Otters eat, mate, play, and sleep in water. They are the only mammals that can do this. Bundled in the densest fur on the planet, otters are warm and buoyant thanks to air bubbles trapped by their hairs (600,000 to a million per square inch) and blubber. They can stay in the water for up to 20 years.
Sea otters are known to rest by wrapping themselves in kelp to avoid drifting away while they nap. They also hold hands to stay close to each other while they sleep. A group of sleeping otters is called a raft and researchers have recorded over 1,000 in a single raft.
River otters may find a secluded spot in the mud or under a log to snooze. They are also known to take over abandoned beaver lodges and burrows near rivers. They are generally crepuscular animals and are most active at dawn and dusk.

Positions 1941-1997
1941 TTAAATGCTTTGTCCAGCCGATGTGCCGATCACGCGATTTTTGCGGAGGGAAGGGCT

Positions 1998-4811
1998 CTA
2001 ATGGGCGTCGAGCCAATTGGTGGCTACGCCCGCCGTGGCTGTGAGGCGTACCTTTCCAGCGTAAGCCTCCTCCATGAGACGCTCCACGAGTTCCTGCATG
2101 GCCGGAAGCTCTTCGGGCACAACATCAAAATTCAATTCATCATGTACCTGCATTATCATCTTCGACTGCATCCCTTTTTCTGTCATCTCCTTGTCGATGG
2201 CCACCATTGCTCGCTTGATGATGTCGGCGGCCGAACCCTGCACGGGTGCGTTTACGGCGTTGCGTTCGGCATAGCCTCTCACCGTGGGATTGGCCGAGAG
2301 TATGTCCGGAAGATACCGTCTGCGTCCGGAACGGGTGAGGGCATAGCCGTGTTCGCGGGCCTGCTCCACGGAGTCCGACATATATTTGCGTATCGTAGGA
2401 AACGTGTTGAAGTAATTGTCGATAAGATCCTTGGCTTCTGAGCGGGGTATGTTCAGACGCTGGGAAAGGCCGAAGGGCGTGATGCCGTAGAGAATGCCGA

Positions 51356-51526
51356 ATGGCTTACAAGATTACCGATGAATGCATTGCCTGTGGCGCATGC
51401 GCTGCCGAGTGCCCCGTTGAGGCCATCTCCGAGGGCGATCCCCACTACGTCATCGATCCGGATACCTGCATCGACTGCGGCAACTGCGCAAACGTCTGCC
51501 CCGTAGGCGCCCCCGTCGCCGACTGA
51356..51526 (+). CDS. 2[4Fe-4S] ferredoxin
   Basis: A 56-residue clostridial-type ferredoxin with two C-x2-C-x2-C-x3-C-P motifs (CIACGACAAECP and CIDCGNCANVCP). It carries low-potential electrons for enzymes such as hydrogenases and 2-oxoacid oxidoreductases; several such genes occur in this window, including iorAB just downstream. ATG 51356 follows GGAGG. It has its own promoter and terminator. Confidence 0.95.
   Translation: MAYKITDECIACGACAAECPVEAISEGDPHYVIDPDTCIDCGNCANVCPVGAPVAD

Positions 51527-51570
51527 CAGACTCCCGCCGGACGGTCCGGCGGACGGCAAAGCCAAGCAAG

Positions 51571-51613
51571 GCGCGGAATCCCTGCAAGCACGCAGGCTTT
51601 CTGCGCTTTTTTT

As members of the Mustelidae family, otters are closely related to weasels, badgers, ferrets and mink. But they are not the same as those other animals, and their habitats are different. While otters cannot hibernate, they can get pretty cozy in the winter with their thick waterproof fur and insulating body heat. In the wild, otters are found year-round, but many find a safe place to spend the winter in burrows, nooks and crannies of trees or even in old beaver lodges. Their cozy homes help them survive harsh cold and predation while they await warmer temperatures and new opportunities to romp and frolic in the water.